(Image Source: Kolo Newsroom 8 ABC)
The job market is experiencing a major shift in the where, why, and how people work post-Covid. You may have noticed these buzzwords popping up as news headlines or in Reddit debates and wondered what the fuss is about.
Word choice matters, so we’re here to shed some light on what these phrases are really saying.
1. Quiet Quitting.
“We want to shame employees for having healthy boundaries because corporations largely benefit from worker exploitation and by idolizing hustle culture.”
2. Working two jobs is theft.
“The CEO is under the impression that your employment contract is equivalent to you signing over your soul to this company.
“Higher-ups sit on multiple boards and are celebrated for starting additional businesses. But we label a lowly employee as a selfish crook for working two full-time jobs because we think that we own you (and please don’t read this link and find out how capitalism functions, thanks to your willing exploitation).
“Why can’t poor people just, like, live within their means by giving up coffee or whatever?”
3. Prices are up because of inflation.
“We’re blaming inflation so we can get away with blatant price-gouging. We’re secretly leveraging this economic crisis to cover up the largest profit margins in over 70 years.”
4. No one wants to work anymore!
“I’m mad that I can’t continue paying slave wages. I’ve benefited for years by there being more workers than jobs available and gotten away with abusing employees because they needed this sucky job to survive.
“Now that there’s a labor shortage and workers have better options such as higher pay, benefits, or doing work they actually enjoy, I’ve lost that control. It’s really difficult to retain employees now.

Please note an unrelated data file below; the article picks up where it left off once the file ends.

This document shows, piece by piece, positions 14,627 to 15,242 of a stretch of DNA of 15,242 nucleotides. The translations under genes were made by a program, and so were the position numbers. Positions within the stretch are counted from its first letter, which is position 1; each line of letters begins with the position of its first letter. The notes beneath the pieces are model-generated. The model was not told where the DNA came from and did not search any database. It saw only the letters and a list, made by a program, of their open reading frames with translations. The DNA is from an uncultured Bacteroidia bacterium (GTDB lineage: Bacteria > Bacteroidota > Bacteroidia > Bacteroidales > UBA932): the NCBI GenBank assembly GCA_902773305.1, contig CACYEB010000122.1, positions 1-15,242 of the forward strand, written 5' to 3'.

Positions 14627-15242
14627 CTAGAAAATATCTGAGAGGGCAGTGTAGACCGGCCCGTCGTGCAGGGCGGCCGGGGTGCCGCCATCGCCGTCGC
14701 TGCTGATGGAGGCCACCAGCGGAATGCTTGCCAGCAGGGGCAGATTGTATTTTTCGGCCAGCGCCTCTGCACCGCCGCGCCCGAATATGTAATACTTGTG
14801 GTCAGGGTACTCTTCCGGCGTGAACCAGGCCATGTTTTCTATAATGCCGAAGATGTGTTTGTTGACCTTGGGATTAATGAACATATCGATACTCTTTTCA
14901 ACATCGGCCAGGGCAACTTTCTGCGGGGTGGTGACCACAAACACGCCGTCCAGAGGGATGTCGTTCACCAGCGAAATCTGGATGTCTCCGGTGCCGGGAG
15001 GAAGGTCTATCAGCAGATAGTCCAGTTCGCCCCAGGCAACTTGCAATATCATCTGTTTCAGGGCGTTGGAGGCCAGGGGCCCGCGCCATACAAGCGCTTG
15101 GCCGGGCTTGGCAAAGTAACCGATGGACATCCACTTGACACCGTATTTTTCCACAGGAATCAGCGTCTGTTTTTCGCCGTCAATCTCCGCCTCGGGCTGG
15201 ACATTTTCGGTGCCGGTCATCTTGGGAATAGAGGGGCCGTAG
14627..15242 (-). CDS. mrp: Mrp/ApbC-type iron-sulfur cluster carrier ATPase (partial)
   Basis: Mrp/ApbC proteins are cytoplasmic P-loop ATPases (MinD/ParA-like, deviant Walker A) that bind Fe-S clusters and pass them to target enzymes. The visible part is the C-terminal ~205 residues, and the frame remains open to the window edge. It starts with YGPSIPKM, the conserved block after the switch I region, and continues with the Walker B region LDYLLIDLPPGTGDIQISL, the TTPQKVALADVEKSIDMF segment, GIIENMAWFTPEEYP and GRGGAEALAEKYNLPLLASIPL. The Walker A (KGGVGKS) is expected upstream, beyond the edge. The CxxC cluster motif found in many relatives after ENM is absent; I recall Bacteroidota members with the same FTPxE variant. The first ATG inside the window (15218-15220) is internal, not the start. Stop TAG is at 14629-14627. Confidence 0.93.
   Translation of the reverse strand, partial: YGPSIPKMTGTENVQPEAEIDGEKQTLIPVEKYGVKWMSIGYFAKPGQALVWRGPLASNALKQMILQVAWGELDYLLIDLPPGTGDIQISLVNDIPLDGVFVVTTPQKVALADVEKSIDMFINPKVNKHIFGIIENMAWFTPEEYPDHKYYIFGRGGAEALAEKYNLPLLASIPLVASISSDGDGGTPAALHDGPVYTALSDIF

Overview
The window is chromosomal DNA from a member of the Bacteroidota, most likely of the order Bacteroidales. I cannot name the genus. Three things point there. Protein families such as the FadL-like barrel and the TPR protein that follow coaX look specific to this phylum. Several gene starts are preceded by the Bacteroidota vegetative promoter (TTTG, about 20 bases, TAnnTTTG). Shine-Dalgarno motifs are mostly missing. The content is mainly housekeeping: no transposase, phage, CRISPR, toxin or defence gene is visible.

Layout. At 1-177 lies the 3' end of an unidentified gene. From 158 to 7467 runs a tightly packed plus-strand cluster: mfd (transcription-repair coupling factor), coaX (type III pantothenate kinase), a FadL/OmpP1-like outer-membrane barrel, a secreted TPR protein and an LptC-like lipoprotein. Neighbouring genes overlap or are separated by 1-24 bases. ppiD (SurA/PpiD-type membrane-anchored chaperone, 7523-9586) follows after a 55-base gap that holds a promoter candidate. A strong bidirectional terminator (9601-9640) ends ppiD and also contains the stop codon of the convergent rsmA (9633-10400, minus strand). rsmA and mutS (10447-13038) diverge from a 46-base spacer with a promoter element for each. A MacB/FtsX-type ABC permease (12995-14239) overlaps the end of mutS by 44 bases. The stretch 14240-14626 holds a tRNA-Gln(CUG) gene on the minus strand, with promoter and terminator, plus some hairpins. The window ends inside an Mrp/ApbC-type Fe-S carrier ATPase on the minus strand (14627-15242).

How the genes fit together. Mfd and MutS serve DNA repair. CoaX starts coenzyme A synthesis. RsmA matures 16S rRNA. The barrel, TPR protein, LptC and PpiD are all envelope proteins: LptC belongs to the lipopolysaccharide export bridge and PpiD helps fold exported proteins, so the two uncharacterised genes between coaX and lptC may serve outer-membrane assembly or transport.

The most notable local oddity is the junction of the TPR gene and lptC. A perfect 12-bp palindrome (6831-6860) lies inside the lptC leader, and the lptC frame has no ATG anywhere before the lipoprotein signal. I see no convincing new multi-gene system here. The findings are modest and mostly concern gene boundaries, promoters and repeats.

“Rather than self-reflecting and realizing that I/my business model is the real problem, I just put up this passive-aggressive sign instead. This sign informs annoyed customers that the reason they’re receiving terrible service isn’t that I’m a bad employer, but because all you employees are inherently lazy.”
5. Enjoy this (branded) gift as a token of our appreciation.
“Corporate branded merchandise is considered a promotional and advertising expense. This loophole means that the water cooler with the company’s logo on it is entirely tax-deductible, effectively getting around the IRS gift limit.
“This makes your gift essentially cost-neutral for the company, plus the added benefit of you becoming a walking advertisement every time you wear our business swag to your kid’s soccer game.”
These phrases are just the tip of the iceberg when it comes to deciphering corporate doublespeak. The next time you’re reading the news or hear your boss complaining, see if you can spot any more examples of this type of language in action.
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